Lives In The Balance
The Trenton, N.J., school district is something of a giant funnel: Eighteen elementary schools feed into four middle schools that pour into one monolithic structure on Chambers Street known as Trenton Central High School.
The majority of students who enter this funnel spill out along the way. Consider this year's class enrollments at Trenton Central: 1,025 freshmen, 677 sophomores, 489 juniors, and 446 seniors.
As community leaders see it, that means only four out of 10 of the district's 12,600 public school students will graduate from high school. Only half of those, two out of 10, will go on to college, they say. The district argues that those figures are an exaggeration. But by anyone's count, the numbers are bad.
Still, numbers don't give the whole picture. They don't show how the children and parents of this depressed city--the state capital--live, what's important to them, what they think of their schools. The four families featured in this photo essay come from different corners of the city. But while the details of their lives differ, they have much in common. Each, for example, is struggling economically. Three out of the four are headed by a single parent. All are disgruntled with the local school system.
Moreover, despite the odds warring against them, these families--like thousands of others in cities across the nation--nurture hopes of a better future. They dream of decent housing, safer neighborhoods, and, above all, superior schools.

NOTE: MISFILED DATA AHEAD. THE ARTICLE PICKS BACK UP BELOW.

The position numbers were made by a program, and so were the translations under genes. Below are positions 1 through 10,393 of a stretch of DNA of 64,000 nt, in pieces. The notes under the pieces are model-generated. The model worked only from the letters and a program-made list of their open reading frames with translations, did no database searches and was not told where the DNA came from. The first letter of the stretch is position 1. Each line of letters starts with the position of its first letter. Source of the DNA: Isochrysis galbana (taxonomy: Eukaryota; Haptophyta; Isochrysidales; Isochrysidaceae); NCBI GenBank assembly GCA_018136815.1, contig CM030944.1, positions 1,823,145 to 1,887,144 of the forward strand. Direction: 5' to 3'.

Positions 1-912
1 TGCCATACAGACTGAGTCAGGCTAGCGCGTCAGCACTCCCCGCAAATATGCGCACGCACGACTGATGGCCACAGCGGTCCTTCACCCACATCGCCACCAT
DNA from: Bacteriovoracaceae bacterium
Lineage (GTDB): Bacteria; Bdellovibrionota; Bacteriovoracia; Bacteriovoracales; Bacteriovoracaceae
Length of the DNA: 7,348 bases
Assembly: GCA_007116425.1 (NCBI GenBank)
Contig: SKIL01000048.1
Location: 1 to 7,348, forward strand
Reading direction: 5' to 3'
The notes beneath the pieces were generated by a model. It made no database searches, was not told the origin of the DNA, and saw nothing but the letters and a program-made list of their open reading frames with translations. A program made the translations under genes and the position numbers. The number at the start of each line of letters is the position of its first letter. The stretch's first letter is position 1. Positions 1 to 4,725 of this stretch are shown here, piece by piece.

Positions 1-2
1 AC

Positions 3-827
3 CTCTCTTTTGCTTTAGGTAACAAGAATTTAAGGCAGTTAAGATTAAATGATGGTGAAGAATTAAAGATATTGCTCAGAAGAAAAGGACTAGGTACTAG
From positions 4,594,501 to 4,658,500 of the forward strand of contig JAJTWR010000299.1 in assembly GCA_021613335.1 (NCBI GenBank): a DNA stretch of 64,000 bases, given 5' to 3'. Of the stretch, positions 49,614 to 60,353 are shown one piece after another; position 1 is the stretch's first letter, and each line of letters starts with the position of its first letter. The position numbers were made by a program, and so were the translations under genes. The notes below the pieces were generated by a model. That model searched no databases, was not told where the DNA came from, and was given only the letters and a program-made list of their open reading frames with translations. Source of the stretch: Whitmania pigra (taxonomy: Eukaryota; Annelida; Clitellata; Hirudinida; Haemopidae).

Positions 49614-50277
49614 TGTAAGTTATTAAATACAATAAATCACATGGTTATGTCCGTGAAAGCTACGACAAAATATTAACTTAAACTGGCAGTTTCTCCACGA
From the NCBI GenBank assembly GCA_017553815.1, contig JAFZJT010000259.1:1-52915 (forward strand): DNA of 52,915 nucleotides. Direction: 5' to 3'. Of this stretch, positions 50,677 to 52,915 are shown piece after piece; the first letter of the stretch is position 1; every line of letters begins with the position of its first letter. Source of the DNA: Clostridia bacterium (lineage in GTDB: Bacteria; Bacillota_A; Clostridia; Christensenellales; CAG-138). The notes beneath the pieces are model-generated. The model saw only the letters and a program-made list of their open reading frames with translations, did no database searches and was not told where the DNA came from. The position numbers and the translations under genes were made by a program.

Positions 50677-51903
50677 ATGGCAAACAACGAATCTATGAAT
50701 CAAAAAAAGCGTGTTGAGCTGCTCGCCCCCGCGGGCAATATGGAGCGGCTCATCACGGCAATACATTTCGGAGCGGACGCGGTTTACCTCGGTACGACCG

Tatyana Hearns is a vibrant and silly 7-year-old. Tee Tee--as she is known around the neighborhood--likes to paint fingernails, braid hair, and skate. The 1st grader even enjoys doing homework. Her brother, Tony (pictured on the cover), is 8 years old and in the 3rd grade. He likes to ride bikes and visit local amusement parks such as Sesame Place and Sports World. Lately, though, Tony has been having problems at school. He's been upset with his teacher and hasn't been getting his homework in on time. As a result, he is "on the punishment'' at home, says Tony and Tee Tee's mother, Enelda (Nell) Harris. Nell is currently collecting unemployment, "trying to be a full-time mom and get these two on the right track.'' She hopes to work out some problems with the landlord of her one-bedroom apartment so she can qualify for renter's assistance and move out of the city. Nell says she wants her children to have their own rooms and to attend schools where the other kids don't behave like "warriors.''
"With Tee Tee, I was upset because she repeated 1st grade, and I didn't know how she was going to take it, seeing her class move on,'' Nell says. "But she knows what she's doing now because she's doing it over. The reason she was held back was she was absent a lot last year. I battled her asthma and bronchitis. But now I'm staying on her a lot. She has been sick, but I get the doc to check her out, you know, and I keep her prescription filled, and I try to keep 'em dressed warm when they're supposed to and, you know, stuff like that.
"Last year, I was so busy trying to keep bills paid and keep things going around the house that I never really had time out to supervise homework and realize that my baby didn't really know how to count, you know. So this year, it's a lot different. I'm taking time out with them. I'm supervising homework. I'm trying to do the best I can.